Currently, disposable chest drainage units may have wet or dry suction regulation. When using a traditional water seal with wet suction, fill the suction control chamber with the volume of water to the line indicated on the device, usually -20 cm. Then connect the short tubing from the drainage unit to the tubing from the suction source. The wall suction should be regulated to produce gentle bubbling in the suction control chamber. More vigorous bubbling will not increase suction to the chest cavity because the water level regulates the amount of suction applied. However, more vigorous bubbling promotes evaporation and lessens the amount of suction.

Water seal units with dry suction have a regulator to dial in the suction to the ordered amount, between -20 cm and -40 cm. For dry suction, set the wall suction unit to -80 cm and increase slowly, using the lowest amount that causes the bellows or float regulator to reach the delta mark or suction indicator.1 Both systems may be used with suction, but may also operate by gravity drainage. Suction promotes drainage of fluid and removal of air.

Tape the chest drainage unit to the floor or hang from the bed, below the level of the patient's chest. The tubing should rest on the bed then fall in a straight line to the drainage unit; there should be no dependent loops in the tubing

Assessment & Documentation

During each assessment, ensure there is 2 cm of water in the water seal, since too little can permit air to enter the pleural space, further collapsing the lung. If more water is needed, fill the water seal by lifting the damper and gently pouring water in to the fill line. If accidentally overfilled, most units have a re-sealable rubber stopper where a syringe with an 18 gauge needle can be inserted to withdraw the excess fluid.

Assess for fluctuation or tidaling, where fluid level in the water seal on rises on inspiration and falls on expiration. Keep in mind if the patient is receiving positive pressure ventilation, tidaling will occur in the opposite manner; downward on inspiration and upward on expiration. Tidaling will stop when the lung is re-expanded as the eyelets of the chest tube become occluded by the expanded lung. If tidaling is absent, encourage coughing and deep breathing or check for obstruction. Tidaling may be minimal or absent in systems using suction.

Observe the water seal for an air leak. Intermittent bubbling in the water seal indicates air is exiting the pleural space, consistent with resolving pneuomothorax. Rapid, vigorous bubbling in the water seal indicates a large air leak consistent with a tear in the pleura, bronchopleural fistula, or a crack or leak in the drainage system.

To determine the source of the air leak, briefly clamp the chest tube close to the patient; if the bubbling stops, the air is from the patient's chest. If it continues, briefly clamp at intervals along the length of the tubing. When the bubbling stops, the air leak is between the clamp and the patient. Change the chest drainage unit is indicated if there is a suspected crack or leak in the system. Accidental dislodgement of the chest tube or protrusion of the eyelets of the chest tube from the patient's chest will cause an air leak. Note: The tube may be concealed under the dressing, so the dressing may need be removed for this observation. Contact the surgeon if this occurs; the tube may need re-insertion.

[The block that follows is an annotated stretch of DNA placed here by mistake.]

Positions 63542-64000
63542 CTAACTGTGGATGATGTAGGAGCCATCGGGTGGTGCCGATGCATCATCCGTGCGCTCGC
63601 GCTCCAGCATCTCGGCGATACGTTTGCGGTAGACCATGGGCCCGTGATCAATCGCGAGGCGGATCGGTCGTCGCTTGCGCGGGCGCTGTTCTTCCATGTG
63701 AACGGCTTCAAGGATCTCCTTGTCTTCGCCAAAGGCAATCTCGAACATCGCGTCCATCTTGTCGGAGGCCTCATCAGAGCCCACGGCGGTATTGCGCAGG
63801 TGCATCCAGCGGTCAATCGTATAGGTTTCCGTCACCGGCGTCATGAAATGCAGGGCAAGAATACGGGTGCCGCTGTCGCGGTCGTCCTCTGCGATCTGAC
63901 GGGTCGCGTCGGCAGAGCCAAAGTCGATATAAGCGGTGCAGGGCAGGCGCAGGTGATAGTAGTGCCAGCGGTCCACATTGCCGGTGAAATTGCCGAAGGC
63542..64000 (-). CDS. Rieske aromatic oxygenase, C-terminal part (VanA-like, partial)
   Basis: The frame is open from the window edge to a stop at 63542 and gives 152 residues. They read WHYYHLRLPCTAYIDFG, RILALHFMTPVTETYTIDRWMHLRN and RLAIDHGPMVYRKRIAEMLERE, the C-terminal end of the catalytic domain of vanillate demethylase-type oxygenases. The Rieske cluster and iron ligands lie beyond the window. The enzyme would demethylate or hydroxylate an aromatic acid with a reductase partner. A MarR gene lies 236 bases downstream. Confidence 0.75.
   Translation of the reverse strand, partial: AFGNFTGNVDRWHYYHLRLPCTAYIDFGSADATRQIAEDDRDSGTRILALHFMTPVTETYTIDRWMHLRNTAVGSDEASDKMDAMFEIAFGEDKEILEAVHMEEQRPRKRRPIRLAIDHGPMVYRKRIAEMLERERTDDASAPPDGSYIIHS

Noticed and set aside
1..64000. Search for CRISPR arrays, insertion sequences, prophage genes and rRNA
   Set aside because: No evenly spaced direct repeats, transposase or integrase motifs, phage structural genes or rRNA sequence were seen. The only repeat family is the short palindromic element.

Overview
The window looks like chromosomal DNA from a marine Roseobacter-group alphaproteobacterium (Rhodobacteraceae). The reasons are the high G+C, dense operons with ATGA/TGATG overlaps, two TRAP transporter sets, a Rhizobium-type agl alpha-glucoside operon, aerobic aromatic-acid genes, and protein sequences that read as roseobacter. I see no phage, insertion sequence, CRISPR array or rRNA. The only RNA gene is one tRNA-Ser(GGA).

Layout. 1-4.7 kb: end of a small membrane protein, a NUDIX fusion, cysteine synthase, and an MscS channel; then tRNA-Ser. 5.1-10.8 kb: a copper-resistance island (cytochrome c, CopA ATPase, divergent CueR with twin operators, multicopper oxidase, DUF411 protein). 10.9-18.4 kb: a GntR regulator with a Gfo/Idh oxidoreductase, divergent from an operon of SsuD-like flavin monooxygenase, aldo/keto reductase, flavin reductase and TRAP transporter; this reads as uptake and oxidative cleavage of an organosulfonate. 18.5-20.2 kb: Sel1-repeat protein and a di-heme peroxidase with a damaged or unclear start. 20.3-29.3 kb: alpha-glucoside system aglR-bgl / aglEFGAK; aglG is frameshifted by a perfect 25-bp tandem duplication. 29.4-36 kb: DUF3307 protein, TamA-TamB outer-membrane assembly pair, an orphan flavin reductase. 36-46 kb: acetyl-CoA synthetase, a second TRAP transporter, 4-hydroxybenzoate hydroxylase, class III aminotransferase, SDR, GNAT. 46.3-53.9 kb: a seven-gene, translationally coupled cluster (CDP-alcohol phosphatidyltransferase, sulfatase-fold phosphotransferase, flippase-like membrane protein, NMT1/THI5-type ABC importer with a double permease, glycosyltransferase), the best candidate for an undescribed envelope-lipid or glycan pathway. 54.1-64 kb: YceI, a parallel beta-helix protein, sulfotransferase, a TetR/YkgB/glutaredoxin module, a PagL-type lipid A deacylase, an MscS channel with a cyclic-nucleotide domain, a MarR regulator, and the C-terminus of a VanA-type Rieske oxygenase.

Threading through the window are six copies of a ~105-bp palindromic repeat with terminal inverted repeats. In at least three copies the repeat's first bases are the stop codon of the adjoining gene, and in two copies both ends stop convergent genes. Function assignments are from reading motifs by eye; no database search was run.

Further Assessment

Monitor vital signs, breath sounds, oxygen saturation, skin color and capillary refill. Palpate around the insertion site for subcutaneous emphysema.

Monitor the amount and characteristic of the drainage, noting any sudden changes in output. After chest surgery, the nurse monitors the drainage every hour for the first several hours according to hospital policy, then every shift. Sanguinous drainage is expected, but should gradually decrease over 24 hours. Mark the drainage hourly after surgery or each shift as specified by hospital policy and record as output.

Unless otherwise instructed by the surgeon, the drainage for the first 2 hours after surgery should not exceed 150 mL/hour; if so, notify the surgeon as this may indicate hemorrhage, especially when associated with tachycardia and hypotension. The first 24 hours post operatively drainage may be as much as 500-1000 ml. If there is no drainage immediately post operatively, suspect occlusion.

Drainage for pleural effusions should be clear. Bloody effusions may indicate cancer. White drainage may indicate lymph or chyle. Purulent drainage indicates infection or empeyema. A simple pneumothorax will have scant to no drainage, but air will bubble through the water seal as it escapes the pleural cavity.


Troubleshooting Chest Tubes